I had the great pleasure of getting an exclusive listen to the new Good Day Cork documentary called Kitchen Stories. This documentary explores the kitchen stories of 5 people who have made Cork their home. It delve into their stories with food and how it’s been altered by their new lives in Ireland. As a Canadian expat in Ireland myself, it got me thinking about my own kitchen story. No matter your religion, nationality, or ethnicity, I believe food is something that unites us - it can trigger a memory and evoke a feeling; it can transport you.
Growing up, I was oblivious to the critical role that food played in our house, and had no idea how it would come to shape me. My mother would spend hours every Sunday preparing her famous Sunday dinner, and would get up at the crack of dawn 3 out of 5 days a week to prepare dinner for that night. My lunches weren’t the “typical lunch,” they were homemade jerk chicken, curry goat, or, if my mom didn’t have time that day, a delicious Jamaican beef or chicken patty. As a child, I used to beg to have something “normal” for school lunch, like a sandwich or microwaveable prepackaged meal, but that was simply out of the question…I never got my sandwich.
As my siblings and I got older, we started spending less time at home and more time out with our friends. But this didn’t slow my mom down in the kitchen - our dinners would still be waiting for us in the fridge when we got home, and there was always more than enough to share with friends. The kitchen was a part of my mom’s identity - she didn’t cook as a chore, she did it out of love. Even though we were a family of 4, she cooked for 10. If you’ve ever had dinner at my mother’s house, you would never leave empty-handed - she would send you off with a Tupperware full of food.
Inevitably, my kitchen story changed when I packed my bags and moved 3,400km away to Ireland. I was no longer able to stop by my mom’s after work for dinner, and there wouldn’t be surprise meals in my fridge on the weekends. Suddenly I was desperately missing all the meals that I had grown up on. I wanted akee and salt fish, or rice and peas with jerk chicken and fritters. I didn’t want that “normal” sandwich anymore. A significant part of my Jamaican roots was deeply embedded in food, and that was gone - I felt lost and disconnected.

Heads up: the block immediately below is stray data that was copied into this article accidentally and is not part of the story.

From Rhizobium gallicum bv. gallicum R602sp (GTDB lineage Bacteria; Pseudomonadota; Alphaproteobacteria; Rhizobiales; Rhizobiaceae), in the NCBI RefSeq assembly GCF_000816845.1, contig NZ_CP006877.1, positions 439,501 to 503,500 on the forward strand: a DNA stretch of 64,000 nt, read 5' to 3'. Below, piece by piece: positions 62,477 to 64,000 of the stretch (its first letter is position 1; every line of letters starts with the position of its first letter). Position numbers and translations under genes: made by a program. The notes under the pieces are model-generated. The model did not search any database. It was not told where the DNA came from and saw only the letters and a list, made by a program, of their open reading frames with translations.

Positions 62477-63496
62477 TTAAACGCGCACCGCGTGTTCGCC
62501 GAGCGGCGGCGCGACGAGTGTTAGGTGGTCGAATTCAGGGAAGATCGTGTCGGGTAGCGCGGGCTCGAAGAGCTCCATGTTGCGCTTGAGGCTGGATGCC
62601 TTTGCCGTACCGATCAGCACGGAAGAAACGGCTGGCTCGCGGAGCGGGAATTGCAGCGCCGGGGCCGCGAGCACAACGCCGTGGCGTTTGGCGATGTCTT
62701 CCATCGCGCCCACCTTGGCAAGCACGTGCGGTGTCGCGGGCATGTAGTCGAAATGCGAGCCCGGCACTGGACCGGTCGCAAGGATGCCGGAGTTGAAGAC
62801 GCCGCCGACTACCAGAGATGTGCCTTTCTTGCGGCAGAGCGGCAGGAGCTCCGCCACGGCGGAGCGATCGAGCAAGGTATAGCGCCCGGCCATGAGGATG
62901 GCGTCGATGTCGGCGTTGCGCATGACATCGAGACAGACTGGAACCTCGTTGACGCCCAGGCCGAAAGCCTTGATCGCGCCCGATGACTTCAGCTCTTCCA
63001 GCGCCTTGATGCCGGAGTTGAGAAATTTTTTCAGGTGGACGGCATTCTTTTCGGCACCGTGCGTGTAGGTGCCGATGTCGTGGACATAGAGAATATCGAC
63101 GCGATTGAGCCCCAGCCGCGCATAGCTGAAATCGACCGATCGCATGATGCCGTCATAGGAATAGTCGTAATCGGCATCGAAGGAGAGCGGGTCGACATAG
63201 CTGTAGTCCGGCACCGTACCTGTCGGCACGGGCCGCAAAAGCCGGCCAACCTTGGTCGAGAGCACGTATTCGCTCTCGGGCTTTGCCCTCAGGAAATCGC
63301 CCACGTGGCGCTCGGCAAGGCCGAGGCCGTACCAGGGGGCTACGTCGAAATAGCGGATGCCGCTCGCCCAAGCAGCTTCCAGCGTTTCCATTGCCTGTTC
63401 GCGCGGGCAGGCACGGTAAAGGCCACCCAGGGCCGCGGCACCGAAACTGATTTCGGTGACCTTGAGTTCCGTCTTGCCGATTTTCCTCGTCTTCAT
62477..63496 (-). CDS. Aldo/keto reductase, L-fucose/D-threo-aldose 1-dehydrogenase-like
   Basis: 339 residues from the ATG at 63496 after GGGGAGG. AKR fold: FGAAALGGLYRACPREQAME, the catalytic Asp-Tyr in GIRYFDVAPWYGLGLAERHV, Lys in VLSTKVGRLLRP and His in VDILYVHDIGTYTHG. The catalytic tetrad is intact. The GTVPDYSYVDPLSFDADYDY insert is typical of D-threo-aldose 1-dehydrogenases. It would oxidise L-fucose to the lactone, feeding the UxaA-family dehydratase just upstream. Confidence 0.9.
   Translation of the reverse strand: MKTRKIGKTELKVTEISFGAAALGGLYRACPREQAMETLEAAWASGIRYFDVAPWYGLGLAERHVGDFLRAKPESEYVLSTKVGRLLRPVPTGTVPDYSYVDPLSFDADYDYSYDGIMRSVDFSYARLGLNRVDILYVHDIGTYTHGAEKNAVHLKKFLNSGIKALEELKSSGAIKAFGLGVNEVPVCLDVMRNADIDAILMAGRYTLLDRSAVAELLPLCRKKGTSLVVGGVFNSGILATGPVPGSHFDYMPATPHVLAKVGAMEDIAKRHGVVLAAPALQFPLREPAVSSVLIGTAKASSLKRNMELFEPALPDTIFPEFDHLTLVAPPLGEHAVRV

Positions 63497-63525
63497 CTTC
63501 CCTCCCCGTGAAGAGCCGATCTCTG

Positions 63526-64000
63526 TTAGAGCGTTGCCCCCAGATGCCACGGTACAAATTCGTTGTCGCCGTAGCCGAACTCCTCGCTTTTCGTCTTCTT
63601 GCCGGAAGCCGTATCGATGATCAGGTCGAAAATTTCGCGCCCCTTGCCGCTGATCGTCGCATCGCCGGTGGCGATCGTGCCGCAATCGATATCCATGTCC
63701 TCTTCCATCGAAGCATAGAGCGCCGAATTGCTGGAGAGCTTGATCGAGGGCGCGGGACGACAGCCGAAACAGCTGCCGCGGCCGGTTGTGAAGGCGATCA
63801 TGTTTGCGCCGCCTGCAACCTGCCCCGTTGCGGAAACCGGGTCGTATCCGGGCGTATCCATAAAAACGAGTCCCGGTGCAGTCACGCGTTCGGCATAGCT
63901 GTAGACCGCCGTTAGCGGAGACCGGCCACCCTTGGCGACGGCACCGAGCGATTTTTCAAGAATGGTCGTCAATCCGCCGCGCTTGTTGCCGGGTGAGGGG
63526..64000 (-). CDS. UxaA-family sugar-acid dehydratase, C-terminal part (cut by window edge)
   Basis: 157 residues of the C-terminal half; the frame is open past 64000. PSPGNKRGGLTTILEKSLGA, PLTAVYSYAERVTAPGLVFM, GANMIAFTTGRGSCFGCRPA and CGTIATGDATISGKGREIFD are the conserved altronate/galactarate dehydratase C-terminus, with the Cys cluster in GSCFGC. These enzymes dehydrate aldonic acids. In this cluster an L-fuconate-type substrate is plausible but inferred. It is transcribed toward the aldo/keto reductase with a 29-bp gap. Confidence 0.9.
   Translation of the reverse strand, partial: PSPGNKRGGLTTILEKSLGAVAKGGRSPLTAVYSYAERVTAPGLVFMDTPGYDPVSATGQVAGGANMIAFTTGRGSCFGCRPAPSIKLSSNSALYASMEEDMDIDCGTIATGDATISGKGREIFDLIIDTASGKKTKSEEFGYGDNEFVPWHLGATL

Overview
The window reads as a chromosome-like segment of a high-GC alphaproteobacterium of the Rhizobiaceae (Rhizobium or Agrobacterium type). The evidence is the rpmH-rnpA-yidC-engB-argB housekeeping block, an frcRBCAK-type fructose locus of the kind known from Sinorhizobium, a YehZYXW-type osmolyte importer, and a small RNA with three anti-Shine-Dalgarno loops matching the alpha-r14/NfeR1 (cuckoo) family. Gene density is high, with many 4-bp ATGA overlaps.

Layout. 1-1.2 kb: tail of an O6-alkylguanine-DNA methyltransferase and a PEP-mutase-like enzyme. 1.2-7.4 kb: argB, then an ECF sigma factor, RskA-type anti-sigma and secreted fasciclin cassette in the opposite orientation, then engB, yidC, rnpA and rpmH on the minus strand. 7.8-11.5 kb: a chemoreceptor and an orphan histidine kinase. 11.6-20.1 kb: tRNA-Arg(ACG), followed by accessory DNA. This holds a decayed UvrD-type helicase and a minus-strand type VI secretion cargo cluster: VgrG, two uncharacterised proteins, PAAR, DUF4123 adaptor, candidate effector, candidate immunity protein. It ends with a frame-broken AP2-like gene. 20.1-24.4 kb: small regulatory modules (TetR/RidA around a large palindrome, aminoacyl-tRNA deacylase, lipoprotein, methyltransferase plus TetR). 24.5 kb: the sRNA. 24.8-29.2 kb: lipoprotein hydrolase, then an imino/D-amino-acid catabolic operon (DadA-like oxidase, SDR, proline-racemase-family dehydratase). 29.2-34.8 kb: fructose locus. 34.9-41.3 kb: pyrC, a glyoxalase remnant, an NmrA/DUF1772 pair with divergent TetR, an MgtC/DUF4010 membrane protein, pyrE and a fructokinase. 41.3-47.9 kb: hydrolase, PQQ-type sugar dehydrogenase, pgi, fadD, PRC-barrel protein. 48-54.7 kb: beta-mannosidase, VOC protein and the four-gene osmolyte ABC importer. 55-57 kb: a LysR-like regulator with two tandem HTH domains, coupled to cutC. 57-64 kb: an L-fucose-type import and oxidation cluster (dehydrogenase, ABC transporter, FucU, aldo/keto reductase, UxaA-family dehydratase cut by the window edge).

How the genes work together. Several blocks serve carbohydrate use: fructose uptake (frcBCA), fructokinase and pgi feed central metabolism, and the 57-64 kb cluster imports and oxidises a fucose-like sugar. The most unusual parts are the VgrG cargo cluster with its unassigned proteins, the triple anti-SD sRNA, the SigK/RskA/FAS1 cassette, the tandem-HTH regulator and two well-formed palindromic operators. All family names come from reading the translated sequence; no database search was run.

As a Canadian-Jamaican in Ireland, when first arriving here, in terms of food, I felt lost - there were no Caribbean shops or restaurants for me to get a taste of home…the closest thing Google could locate was in London. I was overtaken with panic as I realized I had been too busy doing everything else to spend time with my mother in the kitchen - I had taken her for granted. I didn’t know how to make any of my mom's or grandmother’s recipes.
But I refused to let that get in my way.
The day that I decided to make my mom’s famous Jamaican curry chicken with rice and peas is a day I’ll never forget. After an extensive Google search, I was able to find the nearest Asian grocer. Since the spices are very similar, I headed over and picked up everything I needed. When I got home, I Facetimed my mom and asked for the recipe, and she looked at me confused and said “What recipe? You just make it…” Suddenly it hit me, in all my years I had never seen my mother or grandmother use a recipe…they just made it. So, instead, I asked her to walk me through the steps, and she did, happily. I will say that I was far from opening my own Jamaican restaurant…but I was on my way.
Since that day in Dublin, a lot has happened, I’ve moved to the amazing Cork city and become a mom. And now, my kitchen story has evolved yet again, it’s grown into an exciting fusion of Irish & Jamaican, and has become even more important to me - I can’t wait to give my children the amazing memories and connections to food I had growing up.
To many more dinners and meals shared with friends and family.
To listen to the heartfelt, funny, and warm docuseries check out Good Day Cork, perfect listen while cooking a meal yourself!
Nadine & the Simpl family.